•A player stops moving and dribbling and then moves her feet again.

Players can stop moving their feet, stand still and then start moving again as long as they keep dribbling. Once they stop moving and dribbling they must keep at least one foot (the pivot foot) in contact with the floor.

Types of basketball fouls

boys basketball

A foul occurs when a player does something illegal that causes a referee to stop play. Most fouls have to do with illegal contact. For example, when a player is shooting, an opponent cannot touch the player’s arm or hand during the shot. Players cannot use their hands to shove a player, even slightly. Using elbows to block players can result in a foul, as can tripping.

•Shooting Foul

When a defender interferes with a player who is in the act of shooting and prevents the shooter from making the basket, the shooter gets two or three attempts to score one point per basket, depending on whether the shooter was attempting a two-point or three-point shot. If the foul occurs and the shooter makes the basket, he gets one free foul shot, creating a “three-point play.”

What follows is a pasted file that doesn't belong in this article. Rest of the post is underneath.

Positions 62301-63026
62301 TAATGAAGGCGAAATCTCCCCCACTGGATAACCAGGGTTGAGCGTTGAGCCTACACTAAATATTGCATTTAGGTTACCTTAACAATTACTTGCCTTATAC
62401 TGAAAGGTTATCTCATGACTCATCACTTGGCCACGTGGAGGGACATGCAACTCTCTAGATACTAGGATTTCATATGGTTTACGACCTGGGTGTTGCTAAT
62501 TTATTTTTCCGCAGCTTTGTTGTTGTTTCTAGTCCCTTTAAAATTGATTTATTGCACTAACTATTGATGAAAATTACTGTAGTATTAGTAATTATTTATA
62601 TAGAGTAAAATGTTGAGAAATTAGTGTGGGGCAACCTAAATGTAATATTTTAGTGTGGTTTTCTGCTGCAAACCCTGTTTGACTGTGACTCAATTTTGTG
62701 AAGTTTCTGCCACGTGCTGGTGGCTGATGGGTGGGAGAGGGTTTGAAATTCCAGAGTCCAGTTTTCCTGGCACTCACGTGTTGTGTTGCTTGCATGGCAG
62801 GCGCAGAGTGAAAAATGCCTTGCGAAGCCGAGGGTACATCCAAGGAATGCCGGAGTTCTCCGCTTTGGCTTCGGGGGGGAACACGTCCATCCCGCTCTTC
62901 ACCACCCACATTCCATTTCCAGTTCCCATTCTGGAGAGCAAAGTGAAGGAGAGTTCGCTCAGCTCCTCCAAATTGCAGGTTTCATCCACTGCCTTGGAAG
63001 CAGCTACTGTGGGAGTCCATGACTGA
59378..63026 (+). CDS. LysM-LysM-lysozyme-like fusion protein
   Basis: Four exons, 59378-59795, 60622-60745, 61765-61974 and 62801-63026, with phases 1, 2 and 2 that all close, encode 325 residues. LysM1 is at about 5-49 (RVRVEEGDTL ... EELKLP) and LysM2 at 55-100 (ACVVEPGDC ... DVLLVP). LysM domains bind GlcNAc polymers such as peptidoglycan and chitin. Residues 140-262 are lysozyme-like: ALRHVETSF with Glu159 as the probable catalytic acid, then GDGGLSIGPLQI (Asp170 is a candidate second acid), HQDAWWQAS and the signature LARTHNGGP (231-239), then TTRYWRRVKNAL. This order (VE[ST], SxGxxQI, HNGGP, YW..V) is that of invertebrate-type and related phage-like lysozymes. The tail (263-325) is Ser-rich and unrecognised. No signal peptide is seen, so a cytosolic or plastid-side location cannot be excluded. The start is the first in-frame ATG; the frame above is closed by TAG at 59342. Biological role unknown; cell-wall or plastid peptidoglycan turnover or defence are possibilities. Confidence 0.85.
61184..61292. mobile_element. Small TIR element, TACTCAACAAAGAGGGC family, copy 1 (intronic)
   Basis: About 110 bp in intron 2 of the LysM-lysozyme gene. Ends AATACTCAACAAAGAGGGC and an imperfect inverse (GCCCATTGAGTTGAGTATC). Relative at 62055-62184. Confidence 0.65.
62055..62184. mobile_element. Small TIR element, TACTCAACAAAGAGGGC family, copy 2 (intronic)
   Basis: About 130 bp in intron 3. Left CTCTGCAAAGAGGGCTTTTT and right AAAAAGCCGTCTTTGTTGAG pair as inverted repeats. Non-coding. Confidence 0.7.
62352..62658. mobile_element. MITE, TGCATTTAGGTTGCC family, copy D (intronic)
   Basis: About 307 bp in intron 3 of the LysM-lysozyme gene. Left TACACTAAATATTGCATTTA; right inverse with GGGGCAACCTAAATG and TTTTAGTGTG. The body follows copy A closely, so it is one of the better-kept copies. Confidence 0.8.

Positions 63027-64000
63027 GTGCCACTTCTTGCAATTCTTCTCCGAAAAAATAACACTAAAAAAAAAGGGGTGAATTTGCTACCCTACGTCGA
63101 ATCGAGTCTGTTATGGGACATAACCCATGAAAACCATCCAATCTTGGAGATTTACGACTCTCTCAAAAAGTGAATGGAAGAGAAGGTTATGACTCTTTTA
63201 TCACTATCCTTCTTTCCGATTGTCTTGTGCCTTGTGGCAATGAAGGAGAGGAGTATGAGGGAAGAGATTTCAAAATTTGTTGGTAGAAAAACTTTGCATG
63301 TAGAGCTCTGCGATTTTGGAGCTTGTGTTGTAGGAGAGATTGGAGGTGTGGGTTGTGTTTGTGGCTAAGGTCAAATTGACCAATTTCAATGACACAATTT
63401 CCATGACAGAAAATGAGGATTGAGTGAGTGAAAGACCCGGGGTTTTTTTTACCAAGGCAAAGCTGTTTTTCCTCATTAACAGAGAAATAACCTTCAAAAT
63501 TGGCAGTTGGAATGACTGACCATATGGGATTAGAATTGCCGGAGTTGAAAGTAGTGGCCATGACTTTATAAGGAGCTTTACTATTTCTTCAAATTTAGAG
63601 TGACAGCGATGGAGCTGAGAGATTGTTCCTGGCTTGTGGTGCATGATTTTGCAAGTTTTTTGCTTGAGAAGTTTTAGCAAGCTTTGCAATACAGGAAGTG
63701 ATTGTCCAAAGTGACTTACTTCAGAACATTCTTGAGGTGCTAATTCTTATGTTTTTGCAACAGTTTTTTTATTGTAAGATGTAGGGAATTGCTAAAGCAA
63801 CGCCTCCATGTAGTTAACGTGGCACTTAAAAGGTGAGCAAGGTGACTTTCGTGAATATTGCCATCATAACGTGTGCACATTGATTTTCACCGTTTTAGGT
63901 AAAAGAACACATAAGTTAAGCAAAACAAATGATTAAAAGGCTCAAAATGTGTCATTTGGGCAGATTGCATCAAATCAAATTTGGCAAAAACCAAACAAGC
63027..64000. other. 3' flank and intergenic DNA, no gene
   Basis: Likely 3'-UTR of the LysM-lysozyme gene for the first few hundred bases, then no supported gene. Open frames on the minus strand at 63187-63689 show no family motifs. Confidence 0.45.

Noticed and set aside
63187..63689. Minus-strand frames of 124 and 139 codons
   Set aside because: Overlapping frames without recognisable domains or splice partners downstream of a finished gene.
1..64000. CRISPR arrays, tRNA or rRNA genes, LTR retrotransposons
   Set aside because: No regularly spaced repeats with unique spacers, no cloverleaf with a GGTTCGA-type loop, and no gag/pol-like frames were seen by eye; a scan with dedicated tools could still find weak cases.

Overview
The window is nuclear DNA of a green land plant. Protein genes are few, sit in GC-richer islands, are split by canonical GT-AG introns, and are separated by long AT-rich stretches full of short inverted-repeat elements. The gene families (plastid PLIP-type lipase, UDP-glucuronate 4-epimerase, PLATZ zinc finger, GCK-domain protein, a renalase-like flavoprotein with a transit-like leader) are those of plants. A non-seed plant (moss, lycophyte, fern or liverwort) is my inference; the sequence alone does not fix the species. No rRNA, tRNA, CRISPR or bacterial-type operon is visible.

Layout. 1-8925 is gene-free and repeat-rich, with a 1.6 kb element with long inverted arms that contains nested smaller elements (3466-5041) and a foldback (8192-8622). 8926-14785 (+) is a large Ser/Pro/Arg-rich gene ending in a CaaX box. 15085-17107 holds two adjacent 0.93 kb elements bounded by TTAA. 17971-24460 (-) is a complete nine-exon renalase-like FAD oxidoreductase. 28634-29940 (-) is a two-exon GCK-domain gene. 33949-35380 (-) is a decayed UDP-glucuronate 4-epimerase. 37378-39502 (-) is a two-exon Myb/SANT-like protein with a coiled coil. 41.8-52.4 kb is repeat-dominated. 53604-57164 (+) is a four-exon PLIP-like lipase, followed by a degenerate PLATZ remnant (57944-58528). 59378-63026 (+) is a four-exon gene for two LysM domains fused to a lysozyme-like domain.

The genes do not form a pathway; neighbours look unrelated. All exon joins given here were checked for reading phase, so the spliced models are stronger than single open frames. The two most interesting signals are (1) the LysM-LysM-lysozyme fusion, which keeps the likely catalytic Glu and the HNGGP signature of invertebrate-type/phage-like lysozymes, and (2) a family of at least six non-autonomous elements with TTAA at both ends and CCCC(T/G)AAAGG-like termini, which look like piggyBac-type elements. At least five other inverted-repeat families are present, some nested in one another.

•Charging Foul

Sometimes, the defending player (the player without the ball) commits a foul when he impedes the movement of a player with a ball. If a defensive player sees an offensive player making a move toward a basket, the defensive player can move in front of the player with the ball and get the offensive player to commit a charging foul. This occurs when a player with a ball runs into a defender who has had his feet stationary (not moving) before the contact. If a shooting player uses his shoulder to move a defender, even if the defender is not set with his feet, the offensive player commits a charge.

•Inbounding or Throw-In Foul

When a team is awarded the ball and must re-start play by passing the ball from outside the court into the court, the defending team must give the inbounding team space to make the pass. If a defensive player doesn’t do so, he’s called for a foul.

•Technical Foul